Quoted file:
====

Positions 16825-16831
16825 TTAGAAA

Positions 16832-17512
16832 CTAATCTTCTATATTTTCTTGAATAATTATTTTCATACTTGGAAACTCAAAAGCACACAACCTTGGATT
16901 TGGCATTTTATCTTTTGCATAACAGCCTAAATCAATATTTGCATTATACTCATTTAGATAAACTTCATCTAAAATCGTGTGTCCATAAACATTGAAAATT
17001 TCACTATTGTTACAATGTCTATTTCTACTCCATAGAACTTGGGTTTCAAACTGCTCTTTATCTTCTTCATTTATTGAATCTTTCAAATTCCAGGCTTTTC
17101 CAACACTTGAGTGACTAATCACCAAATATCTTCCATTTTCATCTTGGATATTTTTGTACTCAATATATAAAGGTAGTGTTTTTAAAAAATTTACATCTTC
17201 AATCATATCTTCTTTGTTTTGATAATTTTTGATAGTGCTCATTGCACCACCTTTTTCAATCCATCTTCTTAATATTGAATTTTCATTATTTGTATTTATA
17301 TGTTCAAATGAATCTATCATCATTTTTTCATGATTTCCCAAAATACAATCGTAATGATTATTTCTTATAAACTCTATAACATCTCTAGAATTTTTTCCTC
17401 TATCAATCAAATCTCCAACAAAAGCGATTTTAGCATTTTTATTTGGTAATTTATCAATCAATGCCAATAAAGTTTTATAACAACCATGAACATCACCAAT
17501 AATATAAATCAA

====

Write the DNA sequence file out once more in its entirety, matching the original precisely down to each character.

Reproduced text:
Positions 16825-16831
16825 TTAGAAA

Positions 16832-17512
16832 CTAATCTTCTATATTTTCTTGAATAATTATTTTCATACTTGGAAACTCAAAAGCACACAACCTTGGATT
16901 TGGCATTTTATCTTTTGCATAACAGCCTAAATCAATATTTGCATTATACTCATTTAGATAAACTTCATCTAAAATCGTGTGTCCATAAACATTGAAAATT
17001 TCACTATTGTTACAATGTCTATTTCTACTCCATAGAACTTGGGTTTCAAACTGCTCTTTATCTTCTTCATTTATTGAATCTTTCAAATTCCAGGCTTTTC
17101 CAACACTTGAGTGACTAATCACCAAATATCTTCCATTTTCATCTTGGATATTTTTGTACTCAATATATAAAGGTAGTGTTTTTAAAAAATTTACATCTTC
17201 AATCATATCTTCTTTGTTTTGATAATTTTTGATAGTGCTCATTGCACCACCTTTTTCAATCCATCTTCTTAATATTGAATTTTCATTATTTGTATTTATA
17301 TGTTCAAATGAATCTATCATCATTTTTTCATGATTTCCCAAAATACAATCGTAATGATTATTTCTTATAAACTCTATAACATCTCTAGAATTTTTTCCTC
17401 TATCAATCAAATCTCCAACAAAAGCGATTTTAGCATTTTTATTTGGTAATTTATCAATCAATGCCAATAAAGTTTTATAACAACCATGAACATCACCAAT
17501 AATATAAATCAA